Digging deeper into FEMA aid one month after the start of Vermont's flooding disaster
It’s been about a month since storms began to cause major flooding and damage in Vermont, and many Vermonters are still sorting through the process of getting federal help.
Two representatives of the Federal Emergency Management Agency joined Vermont Edition on Monday to answer questions about the process.
FEMA has received more than 4,300 applications for individual assistance and has approved nearly $11 million, said Becky Szymcik, FEMA’s individual assistance branch chief for the New England region.
The Small Business Administration has also approved $6.2 million in low-interest loans for homeowners, renters and businesses, she said.
Meanwhile, in the world of roads, bridges, fire stations and other public infrastructure, FEMA Public Assistance Supervisor Tim Baker said he’s working on 87 requests for assistance from towns and villages.
Below are highlights from Szymcik and Baker’s conversation with host Mikaela Lefrak.
We’ve hardly gotten a break from flooding in the last month. Can people get help repairing damage from some of the more recent storms?
The FEMA declaration is for severe storms, flooding, landslides and mudslides that began July 7 “and continuing.”
The exact period of the disaster is determined by FEMA headquarters and the White House, Szymcik said — and that hasn’t yet been set.
“I don’t know what will happen with the additional storms,” Szymcik said. She encouraged people who’d suffered damage in more recent storms — such as the flooding in Addison County last week — to report their damage to Vermont 2-1-1.
“And we can certainly look at any unmet needs and see how we can help people outside of what we normally do on the designated counties," she said.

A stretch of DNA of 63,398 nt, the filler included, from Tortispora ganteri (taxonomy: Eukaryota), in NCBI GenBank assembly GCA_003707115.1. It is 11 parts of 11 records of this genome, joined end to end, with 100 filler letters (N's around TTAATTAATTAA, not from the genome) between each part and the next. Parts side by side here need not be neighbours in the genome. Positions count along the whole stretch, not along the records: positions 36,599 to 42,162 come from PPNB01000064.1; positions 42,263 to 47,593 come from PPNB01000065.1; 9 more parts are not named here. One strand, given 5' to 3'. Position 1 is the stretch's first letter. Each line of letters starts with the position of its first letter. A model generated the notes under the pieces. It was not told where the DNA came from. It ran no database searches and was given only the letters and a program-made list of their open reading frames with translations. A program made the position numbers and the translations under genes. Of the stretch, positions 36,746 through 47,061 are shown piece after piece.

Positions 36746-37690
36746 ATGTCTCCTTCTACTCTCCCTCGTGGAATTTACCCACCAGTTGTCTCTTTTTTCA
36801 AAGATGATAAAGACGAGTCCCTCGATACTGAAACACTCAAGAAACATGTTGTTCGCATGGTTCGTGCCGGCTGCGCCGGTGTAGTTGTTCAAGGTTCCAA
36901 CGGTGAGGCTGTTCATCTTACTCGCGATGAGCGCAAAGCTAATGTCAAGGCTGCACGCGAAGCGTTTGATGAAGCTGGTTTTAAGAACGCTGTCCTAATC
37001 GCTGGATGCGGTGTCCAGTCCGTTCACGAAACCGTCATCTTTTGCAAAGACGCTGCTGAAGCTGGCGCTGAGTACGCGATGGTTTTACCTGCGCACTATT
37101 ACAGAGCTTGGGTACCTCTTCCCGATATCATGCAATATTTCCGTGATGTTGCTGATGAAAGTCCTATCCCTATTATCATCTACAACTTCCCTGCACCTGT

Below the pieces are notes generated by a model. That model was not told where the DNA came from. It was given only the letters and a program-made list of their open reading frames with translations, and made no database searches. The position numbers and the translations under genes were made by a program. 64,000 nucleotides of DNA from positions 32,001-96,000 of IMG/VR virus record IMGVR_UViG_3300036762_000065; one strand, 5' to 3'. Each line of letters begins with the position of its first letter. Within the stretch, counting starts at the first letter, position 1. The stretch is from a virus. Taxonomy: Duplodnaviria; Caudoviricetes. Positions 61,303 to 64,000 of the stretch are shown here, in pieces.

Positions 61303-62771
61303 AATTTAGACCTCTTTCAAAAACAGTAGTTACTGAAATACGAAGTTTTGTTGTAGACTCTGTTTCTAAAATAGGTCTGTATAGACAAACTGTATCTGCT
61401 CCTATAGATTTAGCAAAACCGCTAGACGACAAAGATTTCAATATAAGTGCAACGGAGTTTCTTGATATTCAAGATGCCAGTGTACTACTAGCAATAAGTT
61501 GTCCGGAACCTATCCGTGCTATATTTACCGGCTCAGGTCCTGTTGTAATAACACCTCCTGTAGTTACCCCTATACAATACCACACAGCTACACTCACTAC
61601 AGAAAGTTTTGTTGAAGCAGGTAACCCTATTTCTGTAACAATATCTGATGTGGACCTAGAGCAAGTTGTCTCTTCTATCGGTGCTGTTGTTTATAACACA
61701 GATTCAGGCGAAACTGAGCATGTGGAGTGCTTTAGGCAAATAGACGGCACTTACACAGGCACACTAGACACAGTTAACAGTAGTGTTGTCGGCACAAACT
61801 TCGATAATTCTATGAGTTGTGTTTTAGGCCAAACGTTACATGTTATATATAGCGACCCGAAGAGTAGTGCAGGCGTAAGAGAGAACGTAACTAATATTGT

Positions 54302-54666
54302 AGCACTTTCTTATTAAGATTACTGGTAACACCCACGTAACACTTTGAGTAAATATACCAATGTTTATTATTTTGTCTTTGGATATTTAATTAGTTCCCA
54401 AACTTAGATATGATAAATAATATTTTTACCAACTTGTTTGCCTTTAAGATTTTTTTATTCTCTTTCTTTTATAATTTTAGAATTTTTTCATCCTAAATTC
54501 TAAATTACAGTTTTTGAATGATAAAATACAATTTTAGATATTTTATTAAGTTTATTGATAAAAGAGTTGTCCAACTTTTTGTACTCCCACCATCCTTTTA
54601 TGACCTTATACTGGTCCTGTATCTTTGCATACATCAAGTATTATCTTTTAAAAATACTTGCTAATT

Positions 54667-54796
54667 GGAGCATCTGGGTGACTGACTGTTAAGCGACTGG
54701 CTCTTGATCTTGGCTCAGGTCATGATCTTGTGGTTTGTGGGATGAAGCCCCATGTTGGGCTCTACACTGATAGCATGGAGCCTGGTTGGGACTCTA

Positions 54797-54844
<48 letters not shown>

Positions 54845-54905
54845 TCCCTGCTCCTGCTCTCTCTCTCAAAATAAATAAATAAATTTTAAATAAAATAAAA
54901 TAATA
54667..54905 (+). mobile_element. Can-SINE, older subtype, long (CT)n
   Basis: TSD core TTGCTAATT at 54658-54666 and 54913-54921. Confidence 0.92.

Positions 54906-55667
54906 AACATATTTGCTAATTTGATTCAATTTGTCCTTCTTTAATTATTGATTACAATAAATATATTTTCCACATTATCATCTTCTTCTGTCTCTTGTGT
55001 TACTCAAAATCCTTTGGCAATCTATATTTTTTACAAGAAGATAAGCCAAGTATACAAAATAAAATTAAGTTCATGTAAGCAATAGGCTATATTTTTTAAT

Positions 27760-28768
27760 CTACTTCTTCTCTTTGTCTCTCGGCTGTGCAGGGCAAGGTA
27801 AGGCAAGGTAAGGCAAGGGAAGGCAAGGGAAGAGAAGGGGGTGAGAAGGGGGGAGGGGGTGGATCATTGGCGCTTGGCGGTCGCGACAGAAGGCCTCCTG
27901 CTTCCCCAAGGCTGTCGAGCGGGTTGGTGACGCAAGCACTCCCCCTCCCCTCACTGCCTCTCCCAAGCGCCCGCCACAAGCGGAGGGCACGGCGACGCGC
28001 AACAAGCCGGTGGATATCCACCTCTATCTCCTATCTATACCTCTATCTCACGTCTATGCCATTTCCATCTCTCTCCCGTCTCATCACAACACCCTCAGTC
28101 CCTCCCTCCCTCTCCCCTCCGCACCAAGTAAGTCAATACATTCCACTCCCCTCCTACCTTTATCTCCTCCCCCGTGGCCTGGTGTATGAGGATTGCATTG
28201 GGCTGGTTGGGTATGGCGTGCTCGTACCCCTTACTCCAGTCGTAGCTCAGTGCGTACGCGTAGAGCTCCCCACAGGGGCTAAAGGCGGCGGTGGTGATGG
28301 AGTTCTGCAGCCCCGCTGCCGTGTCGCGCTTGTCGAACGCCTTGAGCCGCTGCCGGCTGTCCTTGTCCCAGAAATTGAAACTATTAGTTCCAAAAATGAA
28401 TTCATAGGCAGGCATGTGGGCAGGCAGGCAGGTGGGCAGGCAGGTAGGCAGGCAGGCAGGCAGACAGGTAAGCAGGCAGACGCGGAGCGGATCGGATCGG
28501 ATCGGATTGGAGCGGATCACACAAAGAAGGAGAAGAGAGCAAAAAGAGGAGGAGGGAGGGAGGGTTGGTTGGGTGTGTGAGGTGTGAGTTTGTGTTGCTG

Will more counties be added to the individual assistance declaration?
As of Aug. 7, people are eligible for individual assistance in the following counties:
- Caledonia County
- Chittenden County
- Lamoille County
- Orange County
- Orleans County
- Rutland County
- Washington County
- Windham County
- Windsor County
“I can tell you that our team has been looking at additional counties,” Szymcik said, adding that the process involves complex coordination between FEMA and state government.
A listener sent an email about a friend in Franklin County who was not eligible even though they suffered damage on July 11.
Szymcik suggested that the person reach out to the Small Business Administration, which can offer low-interest loans for homeowners and renters in declared counties and also help businesses in contiguous counties with economic losses. The deadline to apply for those loans is Sept. 12. People should apply for a loan in case they need it, Szymcik said — they can always decide not to go through with it.
The person could also visit a Disaster Recovery Center for guidance.
“I am so sorry that we can’t help everybody. I really wish we could,” Szymcik said.
Vermont has an extreme shortage of affordable housing. If someone qualifies for rental assistance but can’t find anywhere to rent, what next?
“We’re exploring some alternative housing options with the state where we might be able to provide a different form of temporary housing instead of someone trying to struggle with the 10 rental properties that are available in a certain county,” Szymcik said.
Those alternatives might be a hotel room with a kitchen or a mobile home, she said.
What can people do if they’ve already received a denial letter from FEMA?
If you have a denial letter, your best bet is to talk to someone face-to-face at a Disaster Recovery Center to find out what you need to do to appeal, Szymcik said.
If that’s not possible, call FEMA and give them your name and registration ID number. They can tell you what additional documents might be needed — for example, a contractor’s estimate.
Szymcik said people have more time, beyond the Sept. 12 deadline, to submit additional information.